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A perennial concern for architects that might not get the attention it needs are print materials. Especially for new firms, the thought of keeping promotional collateral in print probably seems dated, but even in a digital world their value can’t be overstated. From packaging to business cards, there are many items still needed in print form, and for architects, the look and feel of these materials is a reflection of their design sensibilities.
In the past, custom-designed print materials have typically been either too costly to afford or too time consuming to make. Recently, however, the power of advanced, graphics-heavy web interfaces combined with the relative ease of coordinating distribution networks in the digital age has brought professional custom printing within anyone’s reach. The rising star in this new market is Moo, an online purveyor of print collateral worthy of a designer’s eye.
Below is a roundup of essential print materials any architect should have on hand for their firm, large or small.
As the staple collateral item, business cards have never fallen out of favor, and likely never will. Because stopping mid-conversation to record someone’s contact info is no less awkward with digital technology than it was before, the simple hand-off of a business card will probably continue to be a hallmark of networking for some time.
This particular item is Moo’s stock-in-trade. With a range of options covering unusual dimensions and paper types, business cards can be created from hundreds of design-forward templates and images, or users can upload their own designs for final formatting. The Printfinity feature can also be used to set a different image for each card, creating a pocket-size portfolio.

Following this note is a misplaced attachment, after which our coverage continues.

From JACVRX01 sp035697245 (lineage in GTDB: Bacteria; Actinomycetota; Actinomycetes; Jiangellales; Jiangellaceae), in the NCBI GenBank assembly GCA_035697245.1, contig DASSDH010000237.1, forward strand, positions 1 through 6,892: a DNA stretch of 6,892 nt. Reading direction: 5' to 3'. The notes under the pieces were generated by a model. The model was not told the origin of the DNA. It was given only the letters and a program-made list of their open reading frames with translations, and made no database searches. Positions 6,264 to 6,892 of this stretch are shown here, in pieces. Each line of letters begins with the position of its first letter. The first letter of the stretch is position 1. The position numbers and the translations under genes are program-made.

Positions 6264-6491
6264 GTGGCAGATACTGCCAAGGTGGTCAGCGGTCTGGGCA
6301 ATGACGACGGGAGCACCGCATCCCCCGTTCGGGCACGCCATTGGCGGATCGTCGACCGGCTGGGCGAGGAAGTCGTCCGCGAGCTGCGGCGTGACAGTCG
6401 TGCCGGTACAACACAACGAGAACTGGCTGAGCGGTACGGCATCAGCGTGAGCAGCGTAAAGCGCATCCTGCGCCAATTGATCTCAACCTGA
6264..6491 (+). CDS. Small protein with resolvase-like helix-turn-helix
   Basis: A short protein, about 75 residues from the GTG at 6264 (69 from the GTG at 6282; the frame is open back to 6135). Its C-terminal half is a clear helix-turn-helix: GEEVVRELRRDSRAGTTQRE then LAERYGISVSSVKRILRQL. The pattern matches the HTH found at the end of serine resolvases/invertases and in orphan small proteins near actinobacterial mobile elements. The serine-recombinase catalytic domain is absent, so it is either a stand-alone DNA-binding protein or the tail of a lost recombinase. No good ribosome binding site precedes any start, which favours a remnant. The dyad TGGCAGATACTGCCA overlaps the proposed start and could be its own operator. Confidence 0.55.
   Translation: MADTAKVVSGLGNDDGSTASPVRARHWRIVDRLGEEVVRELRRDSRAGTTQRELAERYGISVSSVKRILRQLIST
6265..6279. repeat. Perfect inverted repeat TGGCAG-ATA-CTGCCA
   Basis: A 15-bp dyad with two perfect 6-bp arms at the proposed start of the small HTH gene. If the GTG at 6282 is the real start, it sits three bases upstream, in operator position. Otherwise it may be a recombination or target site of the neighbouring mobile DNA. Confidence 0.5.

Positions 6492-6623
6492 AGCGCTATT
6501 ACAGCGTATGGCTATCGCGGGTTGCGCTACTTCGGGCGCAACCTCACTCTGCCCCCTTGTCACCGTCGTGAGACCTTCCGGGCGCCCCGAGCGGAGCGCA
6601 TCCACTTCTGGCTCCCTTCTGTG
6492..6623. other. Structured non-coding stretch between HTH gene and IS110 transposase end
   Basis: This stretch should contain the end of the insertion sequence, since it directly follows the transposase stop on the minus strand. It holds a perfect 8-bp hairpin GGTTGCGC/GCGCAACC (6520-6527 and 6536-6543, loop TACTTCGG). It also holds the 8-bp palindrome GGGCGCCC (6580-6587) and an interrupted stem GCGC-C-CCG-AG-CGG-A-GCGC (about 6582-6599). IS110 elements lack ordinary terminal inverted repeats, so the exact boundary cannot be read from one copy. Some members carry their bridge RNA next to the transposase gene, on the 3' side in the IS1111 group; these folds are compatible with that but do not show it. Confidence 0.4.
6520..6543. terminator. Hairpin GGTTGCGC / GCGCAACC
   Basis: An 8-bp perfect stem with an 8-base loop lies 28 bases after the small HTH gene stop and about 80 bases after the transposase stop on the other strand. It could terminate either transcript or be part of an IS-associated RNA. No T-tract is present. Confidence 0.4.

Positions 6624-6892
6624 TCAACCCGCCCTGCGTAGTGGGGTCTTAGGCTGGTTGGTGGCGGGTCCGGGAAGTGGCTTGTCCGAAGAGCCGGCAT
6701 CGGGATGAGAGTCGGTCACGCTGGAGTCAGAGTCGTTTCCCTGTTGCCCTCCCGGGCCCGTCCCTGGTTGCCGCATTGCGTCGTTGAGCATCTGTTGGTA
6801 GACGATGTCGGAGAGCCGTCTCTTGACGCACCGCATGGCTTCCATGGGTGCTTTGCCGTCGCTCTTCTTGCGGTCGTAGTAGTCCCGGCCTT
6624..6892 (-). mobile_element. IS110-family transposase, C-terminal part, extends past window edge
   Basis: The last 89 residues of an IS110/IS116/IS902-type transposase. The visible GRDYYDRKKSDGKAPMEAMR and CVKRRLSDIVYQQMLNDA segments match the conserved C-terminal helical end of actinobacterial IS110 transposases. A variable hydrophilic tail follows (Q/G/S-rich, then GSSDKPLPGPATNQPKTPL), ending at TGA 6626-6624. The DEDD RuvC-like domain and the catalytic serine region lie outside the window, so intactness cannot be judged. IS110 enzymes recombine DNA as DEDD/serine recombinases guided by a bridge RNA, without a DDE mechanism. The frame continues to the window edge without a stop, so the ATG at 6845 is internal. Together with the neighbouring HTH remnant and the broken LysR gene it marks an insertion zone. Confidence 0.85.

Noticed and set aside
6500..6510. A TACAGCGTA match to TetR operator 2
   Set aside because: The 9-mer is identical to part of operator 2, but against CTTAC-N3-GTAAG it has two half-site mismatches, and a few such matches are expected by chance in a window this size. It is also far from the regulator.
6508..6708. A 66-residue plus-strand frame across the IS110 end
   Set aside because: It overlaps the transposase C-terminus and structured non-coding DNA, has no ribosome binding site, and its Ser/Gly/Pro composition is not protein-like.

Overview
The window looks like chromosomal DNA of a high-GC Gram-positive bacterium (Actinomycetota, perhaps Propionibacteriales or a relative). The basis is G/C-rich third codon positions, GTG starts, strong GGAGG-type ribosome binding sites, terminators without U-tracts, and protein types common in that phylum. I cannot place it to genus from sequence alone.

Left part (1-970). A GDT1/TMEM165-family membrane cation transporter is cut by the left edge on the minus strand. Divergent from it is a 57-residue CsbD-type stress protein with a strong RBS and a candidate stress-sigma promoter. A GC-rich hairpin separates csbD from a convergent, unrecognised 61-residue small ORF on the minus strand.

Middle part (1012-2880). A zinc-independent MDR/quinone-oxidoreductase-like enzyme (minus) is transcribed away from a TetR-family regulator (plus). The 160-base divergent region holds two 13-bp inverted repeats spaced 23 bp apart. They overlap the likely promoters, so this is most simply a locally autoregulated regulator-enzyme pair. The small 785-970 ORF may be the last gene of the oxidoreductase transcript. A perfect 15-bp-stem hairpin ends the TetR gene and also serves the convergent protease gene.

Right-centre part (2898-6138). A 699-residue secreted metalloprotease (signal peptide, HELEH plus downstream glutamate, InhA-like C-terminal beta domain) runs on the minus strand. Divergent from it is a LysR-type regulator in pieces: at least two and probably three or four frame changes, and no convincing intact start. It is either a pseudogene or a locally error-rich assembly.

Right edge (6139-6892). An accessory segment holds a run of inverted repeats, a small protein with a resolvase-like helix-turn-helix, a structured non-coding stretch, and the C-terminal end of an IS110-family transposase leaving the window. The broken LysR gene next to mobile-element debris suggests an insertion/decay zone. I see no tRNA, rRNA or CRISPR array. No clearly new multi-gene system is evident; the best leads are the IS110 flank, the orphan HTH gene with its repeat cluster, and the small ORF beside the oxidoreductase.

While not technically a print material, business card holders are nearly as vital as the cards themselves, since encouraging people to hand them out can be challenging. Logic follows that if everyone at a firm were given a fashionable business card holder, they might be inspired to give their cards out more often.
Departing from the typical single card dispenser, Moo’s premier business card holder fans out to display multiple cards, supporting the use of different images on each card as a miniature portfolio. Such a feature is a conversation starter by itself, easily helping to put a firm’s business cards out into circulation.
As T-squares and parallel rules have fallen by the wayside, the sketchbook has risen as a symbol of the architecture profession. Promotional opportunities with this item abound: potential clients at meetings, recruits at career fairs, or nearly anyone who visits a firm can walk away with a branded memento that reminds them of the firm and what they do.
A book full of blank pages is also quite handy, because even people who don’t draw still take notes by hand. As such, Moo’s custom notebooks can be ordered completely blank or lined, with or without branding, and even the type of paper can be specified, ensuring this item gets put to good use.
If you’re starting a new firm, you might be astounded at how much business still relies on hard copy submissions. Pre-printed labels for mailings and other submissions can help ease that process, automatically covering basics like return addresses and allowing opportunities to show off a logo.
While mailing labels might not seem to be the sort of print materials that move or inspire, they certainly offer that possibility, as labels from Moo can be customized with their templates or overlaid with an original design.
The thought of a postcard may conjure up notions of tourist mementos, but they’re far more useful for architects as a simple handout. The advantage of keeping promotional cardstock at this size is its ability show off high-quality images in a way smaller print materials can’t.
Matte or gloss, thick or thin, border or not, Moo’s postcard prints can easily covey both pictures and information. Like their business cards, they can also be ordered with a range of different images and designs in a set, making them more like a business card for a whole firm instead of a single employee.
Flyers might be used less frequently than any other item on this list, but they’re still essential in certain situations. In-house announcements, special event hosting or attending trade shows and conferences are just a few examples where a set of custom-printed, eye-catching flyers will prove useful.